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Transference in Psychoanalysis

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What are some practical ways of dealing with transference in psychoanalysis?

I’ve read whatever I could find on the internet about transference and counter-transference, about how the concept evolved from Freud’s days to contemporary psychology, and I’m still wondering:

I understand it; it is a fantasy, it has no base in reality as I don’t know much about my therapist and she knows everything about me. I get that it’s a projection of some template of my psych unto the person of the therapist that makes me feel this way and these are not actual feelings for the real person that she is; which is obvious since I don’t know that person to begin with. All I know about her is that she’s understanding, helpful, and good looking. Which is why it gets confusing on an emotional level, even though I’m able to recognize that it’s just a fantasy. Having said all this, how do I deal with these strong emotions?

I’m able to recognize the transference feelings, I’m even able to understand what they are, to a certain point of course, but what I’m not able to is to cope with them, to manage them.

Needless to say, I haven’t brought this up in therapy because I’m feeling ashamed and more than that I’m somehow afraid that she’ll recommend me to another therapist or that she’ll no longer want to have me as her patient. I also recognize this as fear of abandonment, but I can’t get over it.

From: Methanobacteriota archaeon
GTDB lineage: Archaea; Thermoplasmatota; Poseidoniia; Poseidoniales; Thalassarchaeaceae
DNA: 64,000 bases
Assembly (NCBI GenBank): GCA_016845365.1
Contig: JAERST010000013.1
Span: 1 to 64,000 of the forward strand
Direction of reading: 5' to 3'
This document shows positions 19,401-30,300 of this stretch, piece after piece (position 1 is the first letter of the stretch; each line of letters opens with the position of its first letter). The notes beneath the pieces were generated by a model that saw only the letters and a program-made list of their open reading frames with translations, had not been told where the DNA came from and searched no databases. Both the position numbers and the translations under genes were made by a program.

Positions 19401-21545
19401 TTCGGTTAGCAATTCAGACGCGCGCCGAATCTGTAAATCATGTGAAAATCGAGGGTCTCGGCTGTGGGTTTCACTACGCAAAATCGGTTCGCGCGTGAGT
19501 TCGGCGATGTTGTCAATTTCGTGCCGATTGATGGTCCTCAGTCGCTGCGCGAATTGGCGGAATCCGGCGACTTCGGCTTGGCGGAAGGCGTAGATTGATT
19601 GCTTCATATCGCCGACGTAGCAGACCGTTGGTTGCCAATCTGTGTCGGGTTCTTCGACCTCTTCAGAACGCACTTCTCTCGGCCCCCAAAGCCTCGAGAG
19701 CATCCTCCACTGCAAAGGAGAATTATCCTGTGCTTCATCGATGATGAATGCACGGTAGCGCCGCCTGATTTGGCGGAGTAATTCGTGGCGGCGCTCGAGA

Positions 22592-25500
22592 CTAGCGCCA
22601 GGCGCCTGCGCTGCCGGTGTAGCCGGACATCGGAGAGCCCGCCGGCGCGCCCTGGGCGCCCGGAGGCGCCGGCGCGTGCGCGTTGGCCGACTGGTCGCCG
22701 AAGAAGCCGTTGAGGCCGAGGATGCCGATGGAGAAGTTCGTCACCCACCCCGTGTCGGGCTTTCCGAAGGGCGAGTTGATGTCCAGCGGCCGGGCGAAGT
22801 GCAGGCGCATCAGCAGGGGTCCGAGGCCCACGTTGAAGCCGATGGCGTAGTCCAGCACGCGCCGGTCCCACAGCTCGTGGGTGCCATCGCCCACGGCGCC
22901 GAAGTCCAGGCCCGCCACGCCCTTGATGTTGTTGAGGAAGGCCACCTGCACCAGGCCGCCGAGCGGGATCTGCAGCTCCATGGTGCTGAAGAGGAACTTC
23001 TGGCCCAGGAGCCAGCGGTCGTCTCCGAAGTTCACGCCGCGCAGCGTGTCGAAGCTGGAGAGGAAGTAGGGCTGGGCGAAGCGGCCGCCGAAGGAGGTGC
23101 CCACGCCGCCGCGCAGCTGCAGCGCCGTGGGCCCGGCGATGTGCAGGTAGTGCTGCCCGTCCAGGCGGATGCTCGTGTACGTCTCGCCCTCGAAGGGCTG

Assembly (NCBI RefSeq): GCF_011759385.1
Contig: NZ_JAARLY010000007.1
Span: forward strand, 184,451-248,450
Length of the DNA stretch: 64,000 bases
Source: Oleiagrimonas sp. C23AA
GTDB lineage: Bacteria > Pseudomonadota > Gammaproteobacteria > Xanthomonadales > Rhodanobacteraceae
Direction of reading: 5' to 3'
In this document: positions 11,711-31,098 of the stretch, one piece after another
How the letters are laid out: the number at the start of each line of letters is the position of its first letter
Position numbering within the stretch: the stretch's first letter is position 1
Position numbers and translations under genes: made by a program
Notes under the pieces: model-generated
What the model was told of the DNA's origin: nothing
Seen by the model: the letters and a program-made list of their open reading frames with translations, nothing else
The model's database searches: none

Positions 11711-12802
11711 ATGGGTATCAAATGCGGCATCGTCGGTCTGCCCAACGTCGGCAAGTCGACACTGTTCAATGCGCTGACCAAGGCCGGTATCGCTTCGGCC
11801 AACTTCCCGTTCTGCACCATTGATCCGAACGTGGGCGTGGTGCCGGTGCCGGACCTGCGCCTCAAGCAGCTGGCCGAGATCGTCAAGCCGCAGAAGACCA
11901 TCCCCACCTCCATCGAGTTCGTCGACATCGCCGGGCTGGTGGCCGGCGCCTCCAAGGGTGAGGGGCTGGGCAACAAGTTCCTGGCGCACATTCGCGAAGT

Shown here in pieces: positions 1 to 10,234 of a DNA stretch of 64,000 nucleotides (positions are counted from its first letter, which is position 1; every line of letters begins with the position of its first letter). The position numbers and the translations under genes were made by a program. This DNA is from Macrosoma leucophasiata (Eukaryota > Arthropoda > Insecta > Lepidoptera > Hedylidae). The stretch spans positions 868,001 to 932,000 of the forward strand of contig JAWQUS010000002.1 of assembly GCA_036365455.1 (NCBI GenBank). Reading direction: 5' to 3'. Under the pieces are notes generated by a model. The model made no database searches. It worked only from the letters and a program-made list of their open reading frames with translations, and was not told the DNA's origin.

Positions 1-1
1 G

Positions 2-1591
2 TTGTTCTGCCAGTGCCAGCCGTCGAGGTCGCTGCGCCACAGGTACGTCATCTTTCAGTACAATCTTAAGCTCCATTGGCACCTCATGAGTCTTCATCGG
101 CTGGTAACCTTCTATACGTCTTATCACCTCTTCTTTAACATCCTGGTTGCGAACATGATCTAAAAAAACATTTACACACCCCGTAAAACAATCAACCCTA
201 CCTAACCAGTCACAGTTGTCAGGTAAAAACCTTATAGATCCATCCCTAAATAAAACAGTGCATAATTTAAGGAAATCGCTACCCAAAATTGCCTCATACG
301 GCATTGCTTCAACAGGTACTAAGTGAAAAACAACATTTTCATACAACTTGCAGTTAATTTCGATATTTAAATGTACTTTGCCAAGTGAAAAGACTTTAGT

So my question to you is how to I stop thinking about her all the time, how do I cope with my feelings regarding this issue?

Transference in Psychoanalysis

Answered by on -


This is an excellent question. The short answer is that you have to talk with he therapist about it. Here is why: Transferences are not a complete transfer of emotions from people in our past on to a person (in this case your therapist). The work in therapy is to understand that the feelings for the therapist are transferences, and to bring them to light in the session. This helps to clarify and learn about them. Since this is a positive transference, it may be less difficult for you to express than a negative one.

Don’t wait. The therapist has been trained in coping with it, and it is likely to be a powerful help for you. Here is a series of articles I’ve written about a particular type of transference in group therapy.

Wishing you patience and peace,
Dr. Dan
Proof Positive Blog @ PsychCentral

Transference in Psychoanalysis

Therapists live, online right now, from BetterHelp:

Daniel J. Tomasulo, PhD, TEP, MFA, MAPP

Dan Tomasulo Ph.D., TEP, MFA, MAPP teaches Positive Psychology in the graduate program of Counseling and Clinical Psychology at Columbia University, Teachers College and works with Martin Seligman, the Father of Positive Psychology in the Masters of Applied Positive Psychology (MAPP) program at the University of Pennsylvania. He is Director of the New York Certification in Positive Psychology for the Open Center in New York City and on faculty at New Jersey City University. Sharecare has honored him as one of the top 10 online influencers on the topic of depression. For more information go to: He also writes for Psych Central's Ask the Therapist column and the Proof Positive blog.

APA Reference
Tomasulo, D. (2018). Transference in Psychoanalysis. Psych Central. Retrieved on November 27, 2020, from
Scientifically Reviewed
Last updated: 8 May 2018 (Originally: 23 Jan 2015)
Last reviewed: By a member of our scientific advisory board on 8 May 2018
Published on Psych All rights reserved.